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Water security is about managing too much, too little and/or too polluted water. Water security is about the increasing importance of sustainable management of water resources, drinking water and human well-being and protection of life and property from water-related disasters. Water security is about the health of ecosystems and economic development. A groundwork of this broad and multi-faceted concept is presented to facilitate understanding, measuring and improving water security.
|Scale||Examples and considerations|
|Global||Global water security assessment was carried out by Vorosmarty et al. , considering human and biodiversity perspectives: drivers and impacts related to catchment disturbance, pollution, water resource development and biotic factors were quantified at a global scale. Gain et al.  also provided a global assessment using the Global Water Security Index, using indicators based on SDG 6.|
|Usually encompassing all four dimensions from the UN definition , frameworks such as the National Water Security Index  from the Asian Development Bank, the Water Security Scorecard  from the Australian Water Association and others developed by scholars such as Dou et al. , Marttunen et al. , Su et al. , Lautze et al.  look at water security at a national scale. The National Blueprint Framework , although not designed for water security specifically, provides indicators to measure progress on SDG 6.|
|With a focus on water quantity aspects such as availability, utilisation and scarcity resources, frameworks at this scale also bring attention to climate change aspects and governance since watershed or basins do not follow administrative boundaries of cities or states, with concerns over the surface and groundwater quantity and quality at this scale often requiring transboundary cooperation. Works developed by scholars such as Babel et al. , Yin et al. , Xiao et al. , Norman et al. , Jia et al.  provided frameworks for basins of watersheds. Notably, the use of hydrological models is often used, providing valuable predictions.|
|Regional||An intermediate between the city and national context, studies at a regional scale usually follow administrative boundaries of regions or provinces, sometimes comprising several basins and smaller regions. Encompassing not only urban areas but also areas of different land uses, considerations around agricultural activities, ecological and environmental aspects are present. Scholars such as Liu et al. , Li et al. , Zhang et al.  provided regional evaluations.|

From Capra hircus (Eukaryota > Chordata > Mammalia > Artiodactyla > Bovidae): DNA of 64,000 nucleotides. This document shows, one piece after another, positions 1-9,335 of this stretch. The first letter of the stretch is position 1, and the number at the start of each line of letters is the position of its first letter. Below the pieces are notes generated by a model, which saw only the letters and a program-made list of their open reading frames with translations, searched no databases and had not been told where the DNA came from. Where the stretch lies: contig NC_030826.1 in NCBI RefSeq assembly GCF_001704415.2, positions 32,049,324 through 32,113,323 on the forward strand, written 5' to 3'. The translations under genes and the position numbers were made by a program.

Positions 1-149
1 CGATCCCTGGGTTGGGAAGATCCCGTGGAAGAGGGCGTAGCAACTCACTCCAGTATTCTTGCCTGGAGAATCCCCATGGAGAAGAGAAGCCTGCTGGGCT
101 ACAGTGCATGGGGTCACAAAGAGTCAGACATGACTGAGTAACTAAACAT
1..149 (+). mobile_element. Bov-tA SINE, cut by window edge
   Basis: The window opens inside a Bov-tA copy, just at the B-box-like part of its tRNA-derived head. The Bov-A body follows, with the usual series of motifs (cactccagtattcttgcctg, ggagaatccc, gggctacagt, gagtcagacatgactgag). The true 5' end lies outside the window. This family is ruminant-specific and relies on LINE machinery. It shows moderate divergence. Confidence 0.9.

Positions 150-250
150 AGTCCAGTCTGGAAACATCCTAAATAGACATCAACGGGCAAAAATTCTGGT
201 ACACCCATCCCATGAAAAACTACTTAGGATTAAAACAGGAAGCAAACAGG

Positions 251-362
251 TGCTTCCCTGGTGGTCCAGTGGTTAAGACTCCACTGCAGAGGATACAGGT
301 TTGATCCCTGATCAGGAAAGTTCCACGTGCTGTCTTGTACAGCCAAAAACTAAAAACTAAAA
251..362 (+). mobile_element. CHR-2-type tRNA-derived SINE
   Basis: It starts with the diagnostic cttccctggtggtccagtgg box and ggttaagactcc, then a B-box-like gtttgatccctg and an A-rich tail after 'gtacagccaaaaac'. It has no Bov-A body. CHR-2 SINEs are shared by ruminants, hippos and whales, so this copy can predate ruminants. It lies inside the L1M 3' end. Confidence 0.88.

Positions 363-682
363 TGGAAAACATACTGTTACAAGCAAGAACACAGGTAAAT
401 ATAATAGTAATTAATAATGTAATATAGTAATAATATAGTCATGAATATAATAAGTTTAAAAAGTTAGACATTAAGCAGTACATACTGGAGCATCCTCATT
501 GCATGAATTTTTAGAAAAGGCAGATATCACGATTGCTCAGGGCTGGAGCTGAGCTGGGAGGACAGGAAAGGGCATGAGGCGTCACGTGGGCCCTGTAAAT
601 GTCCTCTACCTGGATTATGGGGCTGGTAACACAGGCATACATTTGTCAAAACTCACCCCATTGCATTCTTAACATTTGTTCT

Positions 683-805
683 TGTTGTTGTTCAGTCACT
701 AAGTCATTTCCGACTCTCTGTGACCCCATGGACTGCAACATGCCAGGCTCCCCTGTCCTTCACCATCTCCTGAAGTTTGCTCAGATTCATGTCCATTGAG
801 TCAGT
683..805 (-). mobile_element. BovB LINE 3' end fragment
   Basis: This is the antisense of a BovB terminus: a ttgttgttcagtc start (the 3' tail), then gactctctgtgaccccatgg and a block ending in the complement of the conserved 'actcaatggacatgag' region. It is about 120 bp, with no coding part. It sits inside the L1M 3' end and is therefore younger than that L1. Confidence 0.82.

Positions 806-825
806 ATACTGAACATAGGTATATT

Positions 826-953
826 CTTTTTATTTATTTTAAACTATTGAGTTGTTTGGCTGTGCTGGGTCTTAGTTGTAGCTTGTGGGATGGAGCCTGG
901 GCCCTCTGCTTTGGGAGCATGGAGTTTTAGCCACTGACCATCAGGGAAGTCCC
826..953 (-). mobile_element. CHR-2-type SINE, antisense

|The urban level frameworks tend to incorporate many aspects regarding availability, access and reliability of water services, governance, water hazards, etc. One of the key dimensions of the National Water Security Index by the ADB , notable frameworks such as the City Blueprint Approach (KWR) , Sustainable City Water Index (Arcadis)  and the City Water Resilience Index (ARUP)  are city-specific. As are works from scholars such as Van Ginkel et al. , Jensen et al. , Ghosh et al.  and Romero-Lankao et al. .|
|Community||At this scale, frameworks show concern with management strategies, governance and other social aspects. The Canadian Water Sustainability Index (CWSI)  was developed to assess the well-being of communities with respect to water. The WaterAid  framework highlights the importance of a participatory process involving the community. Authors such as Wutich et al. , Shrestha et al. , Norman et al.  and Dickson et al.  considered communities as the scale to assess water issues.|
|Focus on essential needs (access to water and sanitation) and aspects related to health and hygiene, social and gender inequality, emotional stress and food security are present at this scale. One key dimension of the National Water Security Index by the ADB , and sometimes described in terms of water insecurity, this level has also been assessed by scholars such as Jepson , Hadley and Wutich , Wutich , Brewis et al. , Webb  and Tsai et al. , among others. The HWISE-RCN by Young et al.  is notably investigating experiences, causes and outcomes of water insecurity at the household level.|
Figure 6. Water security dimensions based on the UN definition .
|Dimension||Categories||Indicator / aspects|
|Drinking water and
|Water quantity||Water availability, adequate quantity for basic needs, demand and consumption; diversity of sources; precipitation and water balance; water storage; exploitation of resources; water stress and usage efficiency.|
|Quality||Quality of water for human consumption (meeting standards); aesthetic, perception and quality acceptability; water treatment practices.|